Harry Guerrilla

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You have no clue how economics works do you?
I do much more than you, that I'm sure of.

WTF is this even supposed to mean? No dude, the FREE MARKET goes towards PROFITABLE endeavors! Free Market requires laws, rules and regulations that protect the rights of producers and consumers of products, like IP for example. No one will invest 200 Million into say, the next Superman movie if they could not only the cost of the movie, but provide a profit for their company, those companies that distribute the movie... shareholders.

They don't do create to break even, they create to make a profit, and as much of a profit as they can legally.
Profit is, sometimes, something other than dollars. ;)
 

Harry Guerrilla

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Oh, if ONLY that were what "perfect competition" meant...
From YOUR source sir:


Do you see the flaw here in your trying to claim IP is approaching this mythical "perfect competition" status. There are HUGE barriers, time, money, resources to entering the cycle. IF ANYONE could make movies, Operating systems, write a novel, produce music... then YOU MIGHT have some semblance of a point. Furthermore a "Perfect Competition" situation arises with Homogeneous Products, as your link explains.

Now while I won't argue some music and movies are pretty lame... they ARE different.
Yes anyone can do those things.
They have done it, many times over.
 

spud_meister

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That's why I said it was approaching perfect competition, originally.

Not all copies of books that are bought are bound, the same for movies, etc.
No company has lost profit from what I've seen.
They have had continued years of consecutively increasing profits.
because people still buy the physical copies, and they use the excuse of illegal downloading to up prices, and it effects more than the major companies, book shops, CD shops, they would be losing business due to people simply being able to download a CD, or a book, rather than having to buy it.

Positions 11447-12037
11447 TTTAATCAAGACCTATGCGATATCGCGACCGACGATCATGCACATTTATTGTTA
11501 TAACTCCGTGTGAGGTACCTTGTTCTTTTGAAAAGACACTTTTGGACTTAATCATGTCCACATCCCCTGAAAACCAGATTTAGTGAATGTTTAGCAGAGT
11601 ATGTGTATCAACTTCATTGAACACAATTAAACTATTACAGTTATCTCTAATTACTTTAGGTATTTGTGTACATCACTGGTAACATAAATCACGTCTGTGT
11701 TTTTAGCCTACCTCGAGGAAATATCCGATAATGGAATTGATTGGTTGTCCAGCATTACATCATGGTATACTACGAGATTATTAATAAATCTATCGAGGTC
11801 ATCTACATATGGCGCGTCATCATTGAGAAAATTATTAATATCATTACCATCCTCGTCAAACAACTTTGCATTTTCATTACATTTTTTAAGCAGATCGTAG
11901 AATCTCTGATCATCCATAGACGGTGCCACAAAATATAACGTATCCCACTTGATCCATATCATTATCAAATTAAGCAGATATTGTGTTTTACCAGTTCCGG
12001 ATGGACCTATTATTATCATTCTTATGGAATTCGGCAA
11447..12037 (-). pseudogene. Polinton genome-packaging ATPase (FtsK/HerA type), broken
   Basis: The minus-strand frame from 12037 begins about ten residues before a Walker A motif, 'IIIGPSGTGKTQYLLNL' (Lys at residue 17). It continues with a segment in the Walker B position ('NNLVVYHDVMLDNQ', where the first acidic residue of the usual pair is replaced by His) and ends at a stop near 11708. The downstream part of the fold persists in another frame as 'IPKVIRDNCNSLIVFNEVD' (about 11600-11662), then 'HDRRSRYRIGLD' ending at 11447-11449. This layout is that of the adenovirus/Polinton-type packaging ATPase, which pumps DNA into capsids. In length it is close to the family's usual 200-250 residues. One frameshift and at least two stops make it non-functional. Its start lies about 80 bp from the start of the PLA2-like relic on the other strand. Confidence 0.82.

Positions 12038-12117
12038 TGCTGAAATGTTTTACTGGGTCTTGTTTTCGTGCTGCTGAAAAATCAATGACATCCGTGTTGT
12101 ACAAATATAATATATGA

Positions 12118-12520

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Renae

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I do much more than you, that I'm sure of.



Profit is, sometimes, something other than dollars. ;)
See my wife suggested you are just spouting **** to spin me up, however I think you really ARE this... person you present to us, and believe this stuff you are typing.

If the producer of the IP gives away their material for other then dollars, you are quite right, but if they Copywrite the material and sell it on the market, you have no right to said material until you have given the producer $$ in exchange for it.
 

Redress

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The thing that those who want to steal things for free don't want you to know include things like:

1: Making a song is not cheap.
2: Making a movie is not cheap.
3: writing a book takes a long time, and time is of value, so again, not cheap.
4: people have a reasonable expectation to get a return from people who use a product they spend considerably(or even minor) resources on.
5: people who steal IP's are taking away potential returns on investment earned.

Edit to add: this really is not a complicated issue. It is thievery, and all the justifications and attempts to obscure that won't change this fact.
 
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Harry Guerrilla

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because people still buy the physical copies, and they use the excuse of illegal downloading to up prices, and it effects more than the major companies, book shops, CD shops, they would be losing business due to people simply being able to download a CD, rather than having to buy it.
There is a middle ground that I'm willing to take.
Seeing as the industry doesn't want to compromise, they have left me with little choice but to outright deny them consideration.

Extremism must be met with extremism.
 

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The impasse that both sides are talking past either on is that one is that it is the redistribution that is where the threats of perfect competition occurs. For movies in particular they need to accept the reality that their days of competing in the redistribution arena are limited, and their tactics are outdated and it is being artificially propped up, it is going the way of the dodo. it is inevitable they need to stop fighting it and accept this.